Wine History ... science and social
impact through time ...
One path of wine history could follow the developments and science of grape growing and wine production; another might separately trace the spread of wine commerce through civilization, but there would be many crossovers and detours between them. However the timeline is followed, clearly wine and history have greatly influenced one another.
Fossil vines, 60-million-years-old,
are the earliest scientific evidence of grapes. The earliest written
account of viniculture is in the Old Testament of the Bible which
tells us that Noah planted a vineyard and made wine. As cultivated
fermentable crops, honey and grain are older than grapes, although
neither mead nor beer has had anywhere near the social impact of wine
over recorded time.
MIDDLE EASTERN ORIGINS
An ancient Persian fable credits a lady of the
court with the discovery of wine. This Princess, having lost favor
with the King, attempted to poison herself by eating some table grapes
that had "spoiled" in a jar. She became intoxicated and giddy and fell
asleep. When she awoke, she found the stresses that had made her life
intolerable had dispersed. Returning to the source of her relief,
her subsequent conduct changed so remarkably that she regained the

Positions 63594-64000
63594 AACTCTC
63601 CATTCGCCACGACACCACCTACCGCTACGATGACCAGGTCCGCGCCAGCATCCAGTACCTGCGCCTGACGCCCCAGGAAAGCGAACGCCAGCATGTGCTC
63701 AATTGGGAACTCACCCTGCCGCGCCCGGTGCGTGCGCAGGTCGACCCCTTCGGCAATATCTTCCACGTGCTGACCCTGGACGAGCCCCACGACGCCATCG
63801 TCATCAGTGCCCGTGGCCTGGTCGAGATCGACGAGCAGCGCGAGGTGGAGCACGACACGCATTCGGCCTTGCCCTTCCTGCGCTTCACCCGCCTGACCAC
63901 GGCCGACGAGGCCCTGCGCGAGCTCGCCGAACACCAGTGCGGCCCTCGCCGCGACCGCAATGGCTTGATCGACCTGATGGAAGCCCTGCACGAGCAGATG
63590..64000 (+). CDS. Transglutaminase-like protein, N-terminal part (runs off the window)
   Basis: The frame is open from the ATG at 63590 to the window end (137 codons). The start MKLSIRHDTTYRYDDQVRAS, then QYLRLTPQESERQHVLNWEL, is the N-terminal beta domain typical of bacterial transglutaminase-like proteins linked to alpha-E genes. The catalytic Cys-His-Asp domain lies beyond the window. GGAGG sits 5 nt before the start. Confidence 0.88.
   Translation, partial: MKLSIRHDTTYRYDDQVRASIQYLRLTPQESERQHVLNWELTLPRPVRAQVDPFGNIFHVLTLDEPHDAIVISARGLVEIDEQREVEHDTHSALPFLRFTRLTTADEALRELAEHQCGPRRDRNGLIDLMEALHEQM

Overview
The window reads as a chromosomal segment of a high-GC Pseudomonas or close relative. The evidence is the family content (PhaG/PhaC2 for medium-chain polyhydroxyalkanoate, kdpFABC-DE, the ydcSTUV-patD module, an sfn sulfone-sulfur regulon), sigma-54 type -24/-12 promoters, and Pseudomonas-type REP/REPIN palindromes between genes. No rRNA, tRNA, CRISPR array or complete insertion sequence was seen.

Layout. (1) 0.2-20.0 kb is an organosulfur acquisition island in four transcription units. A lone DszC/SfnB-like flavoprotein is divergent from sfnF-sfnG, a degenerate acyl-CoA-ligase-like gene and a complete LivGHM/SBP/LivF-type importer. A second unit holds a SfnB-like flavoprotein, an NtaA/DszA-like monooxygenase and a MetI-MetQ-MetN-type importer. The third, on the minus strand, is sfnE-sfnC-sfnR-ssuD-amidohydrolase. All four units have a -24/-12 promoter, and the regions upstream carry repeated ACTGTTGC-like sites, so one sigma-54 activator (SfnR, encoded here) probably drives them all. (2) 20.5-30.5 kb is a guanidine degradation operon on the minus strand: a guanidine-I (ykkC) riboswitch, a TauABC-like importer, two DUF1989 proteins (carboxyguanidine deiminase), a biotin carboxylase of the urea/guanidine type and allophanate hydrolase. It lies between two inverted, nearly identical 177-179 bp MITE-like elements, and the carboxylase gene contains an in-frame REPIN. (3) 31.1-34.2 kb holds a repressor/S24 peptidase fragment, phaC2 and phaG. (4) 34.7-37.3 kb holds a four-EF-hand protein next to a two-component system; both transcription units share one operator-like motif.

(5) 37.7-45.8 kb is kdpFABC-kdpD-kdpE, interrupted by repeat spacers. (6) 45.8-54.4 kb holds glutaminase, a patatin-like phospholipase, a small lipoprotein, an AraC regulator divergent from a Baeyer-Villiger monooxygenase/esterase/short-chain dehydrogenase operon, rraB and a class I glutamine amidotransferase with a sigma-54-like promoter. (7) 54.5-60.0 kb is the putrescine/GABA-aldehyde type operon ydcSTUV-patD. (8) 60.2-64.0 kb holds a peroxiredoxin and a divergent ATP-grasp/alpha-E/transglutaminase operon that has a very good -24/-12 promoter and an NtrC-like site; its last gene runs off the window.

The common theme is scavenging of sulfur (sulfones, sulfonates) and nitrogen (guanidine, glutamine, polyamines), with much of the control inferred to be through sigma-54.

King's favor. He shared his daughter's discovery with his court and
decreed an increase in the production of "spoiled" grapes...
University of Pennsylvania Museum of Archeology
and Anthropology has a web site covering the Origins
and Ancient History of
Wine with several very interesting and user-friendly
articles about the discovery and science of
wine's social origin and development.
Certainly wine, as a natural phase
of grape spoilage, was "discovered" by accident, unlike beer and bread, which are human inventions. It is established that grape cultivation and
wine drinking had started by about 4000 BC and possibly as early as
6000 BC. The first developments were around the Caspian Sea and in
Mesopotamia, near present-day Iran. Texts from tombs in ancient Egypt
prove that wine was in use there around 2700 to 2500 BC. Priests and